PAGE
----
This study showed the mean uterine dimensions in nulliparous women in Kano, Nigeria and there was increase in uterine dimension with increase in age and height and weight of the subjects. The uterine AP diameter showed poor correlation with age but significant correlation with the height and correlated poorly with the weight. Uterine length and width correlated positively with age, height but poorly with the weight of the subjects. Statistically significant correlation was found between the uterine volume and physical parameters. Mean uterine dimensions in nulliprous women in Kano, Northwestern Nigeria, are virtually the same as that reported in Southwestern and north central parts of Nigeria, Iran, and Scandinavia but differ from those of other Europeans possibly due to body habitus racial and genetic factors. This emphasizes the fact that normograms for each geographical area should be established.

Financial support and sponsorship

Nil.

Conflicts of interest

There are no conflicts of interest.



 
  References Top

1.
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4.
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5.
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Baerwald AR, Adams GP, Pierson RA. Characterization of ovarian follicular wave dynamics in women. Biol Reprod 2003;69:1023-31.  Back to cited text no. 6
    
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Saxton DW, Farquhar CM, Rae T, Beard RW, Anderson MC, Wadsworth J. Accuracy of ultrasound measurements of female pelvic organs. Br J Obstet Gynaecol 1990;97:695-9.  Back to cited text no. 7
    
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Platt JF, Bree RL, Davidson D. Ultrasound of the normal nongravid uterus: Correlation with gross and histopathology. J Clin Ultrasound 1990;18:15-9.  Back to cited text no. 8
    
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Ignacio EA, Hill MC. Ultrasound of the acute female pelvis. Ultrasound Q 2003;19:86-98.  Back to cited text no. 9
    
10.
Goldstein SR. Predicting uterine weight before hysterectomy: Ultrasound measurements vs clinical assessment. Am J Obstet Gynecol 2007;196:e16.  Back to cited text no. 10
    
11.
Piiroinen O. Studies in diagnostic ultrasound. Size of the non-pregnant uterus in women of child-bearing age and uterine growth and foetal development in the first half of normal pregnancy. Acta Obstet Gynecol Scand Suppl 1975;46 Suppl 46:1-60.  Back to cited text no. 11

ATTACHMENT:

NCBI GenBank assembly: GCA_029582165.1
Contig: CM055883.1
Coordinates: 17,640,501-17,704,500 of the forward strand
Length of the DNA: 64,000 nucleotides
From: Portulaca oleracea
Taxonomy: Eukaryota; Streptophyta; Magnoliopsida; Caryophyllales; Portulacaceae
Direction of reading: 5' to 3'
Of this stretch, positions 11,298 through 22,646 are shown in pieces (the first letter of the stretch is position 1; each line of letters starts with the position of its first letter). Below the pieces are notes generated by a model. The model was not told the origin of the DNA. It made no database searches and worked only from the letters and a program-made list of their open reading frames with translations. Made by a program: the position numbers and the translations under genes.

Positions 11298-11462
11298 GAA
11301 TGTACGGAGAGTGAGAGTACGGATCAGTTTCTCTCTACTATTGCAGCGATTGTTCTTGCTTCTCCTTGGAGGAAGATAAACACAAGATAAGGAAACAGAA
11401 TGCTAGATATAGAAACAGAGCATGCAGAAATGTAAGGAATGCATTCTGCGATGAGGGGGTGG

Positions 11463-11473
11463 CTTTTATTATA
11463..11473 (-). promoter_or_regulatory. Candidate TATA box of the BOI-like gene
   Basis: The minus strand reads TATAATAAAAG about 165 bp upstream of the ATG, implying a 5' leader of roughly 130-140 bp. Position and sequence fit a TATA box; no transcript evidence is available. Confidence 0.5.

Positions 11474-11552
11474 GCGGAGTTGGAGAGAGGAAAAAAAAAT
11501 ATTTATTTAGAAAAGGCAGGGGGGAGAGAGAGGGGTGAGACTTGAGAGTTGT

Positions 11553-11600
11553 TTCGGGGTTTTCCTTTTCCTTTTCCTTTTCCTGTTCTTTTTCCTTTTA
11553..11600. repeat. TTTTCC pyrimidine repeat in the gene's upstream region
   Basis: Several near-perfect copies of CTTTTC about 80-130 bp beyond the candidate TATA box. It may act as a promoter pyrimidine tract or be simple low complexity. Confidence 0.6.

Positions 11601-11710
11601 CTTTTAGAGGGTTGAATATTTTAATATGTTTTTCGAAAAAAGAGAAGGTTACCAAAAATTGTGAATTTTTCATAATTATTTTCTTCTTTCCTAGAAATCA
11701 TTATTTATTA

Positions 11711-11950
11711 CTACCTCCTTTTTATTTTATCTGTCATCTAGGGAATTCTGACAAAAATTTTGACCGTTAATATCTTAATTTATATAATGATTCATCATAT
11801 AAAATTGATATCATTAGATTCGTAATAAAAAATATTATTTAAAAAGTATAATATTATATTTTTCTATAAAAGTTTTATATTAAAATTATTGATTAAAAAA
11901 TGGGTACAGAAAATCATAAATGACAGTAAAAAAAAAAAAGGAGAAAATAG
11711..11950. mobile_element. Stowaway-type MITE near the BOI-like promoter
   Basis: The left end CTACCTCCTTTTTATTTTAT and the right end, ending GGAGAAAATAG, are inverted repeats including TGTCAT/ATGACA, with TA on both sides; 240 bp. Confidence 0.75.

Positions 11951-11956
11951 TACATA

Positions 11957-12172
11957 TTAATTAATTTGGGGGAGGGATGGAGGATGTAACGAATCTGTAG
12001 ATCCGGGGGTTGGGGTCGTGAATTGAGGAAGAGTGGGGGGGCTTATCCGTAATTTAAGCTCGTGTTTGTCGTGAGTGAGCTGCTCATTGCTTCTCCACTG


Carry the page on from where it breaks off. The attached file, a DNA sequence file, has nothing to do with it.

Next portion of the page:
12.
Mikolajczyk RT, Stanford JB, Ecochard R. Multilevel model to assess sources of variation in follicular growth close to the time of ovulation in women with normal fertility: A multicenter observational study. Reprod Biol Endocrinol 2008;6:61.  Back to cited text no. 12
    
13.
Hale L. Prevention of multiple pregnancy during ovulation induction. Twin Res 2003;6:540-2.  Back to cited text no. 13
    
14.
Tarang M, Hisham A. Pelvic mass diagnosis and management. J Obstet Gynaecol Reprod Med 2008;18:193-8.  Back to cited text no. 14
    
15.
Ohagwu CC, Agwu KK, Abu PO. Real time sonographic assessment of common uterine sizes, shapes and positions in Nigerians. J Expt Clin Anat 2007;6:41-6.  Back to cited text no. 15
    
16.
Esmaelzadeh S, Rezaei N, HajiAhmadi M. Normal uterine size in women of reproductive age in Northern Islamic Republic of Iran. East Mediterr Health J 2004;10:437-41.  Back to cited text no. 16
    
17.
Piiroinen O. Ultrasonic Determination of Uterine Size. The Scandinavian Association of Obstetrician and Gynaecologist. Seventeenth Congress. Aarhus; 1972. p. 43.  Back to cited text no. 17
    
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Michael A. Ultrasound in Infertility; Web Book; 2008. Available from: http://www.drapplebaum.com/normal.[Last assessed on 2013 Mar 08].  Back to cited text no. 18
    
19.
Merz E, Miric-Tesanic D, Bahlmann F, Weber G, Wellek S. Sonographic size of uterus and ovaries in pre-and postmenopausal women. Ultrasound Obstet Gynecol 1996;7:38-42.  Back to cited text no. 19
    
20.
Olayemi O, Omigbodun AA, Obajimi MO, Odukogbe AA, Agunloye AM, Aimakhu CO, et al. Ultrasound assessment of the effect of parity on postpartum uterine involution. J Obstet Gynaecol 2002;22:381-4.  Back to cited text no. 20
    
21.
Holt SC, Levi CS, Lyons EA, Lindsay DJ, Dashefsky SM. Normal anatomy of the female pelvis. In: Callen PW, editor. Ultrasonography in Obstetrics and Gynecology. 3rd ed. Philadelphia: WB, Saunders; 1994. p. 548-68.  Back to cited text no. 21
    
22.
Waldroup L, Liu JB. Sonographic anatomy of the female pelvis. In: Berman MC, Cohen HL, editors. Diagnostic Medical Sonography: Obstetrics and Gynecology. Philadelphia: Lippincott; 1997. p. 51-9.  Back to cited text no. 22
    
23.
Sanders RC. Clinical Sonography: A Practical Guide. 2nd ed. Boston: Little-Brown; 1991. p. 45-6.  Back to cited text no. 23
    


    Figures

  [Figure 1], [Figure 2], [Figure 3], [Figure 4], [Figure 5]
 
 
    Tables

  [Table 1], [Table 2], [Table 3], [Table 4]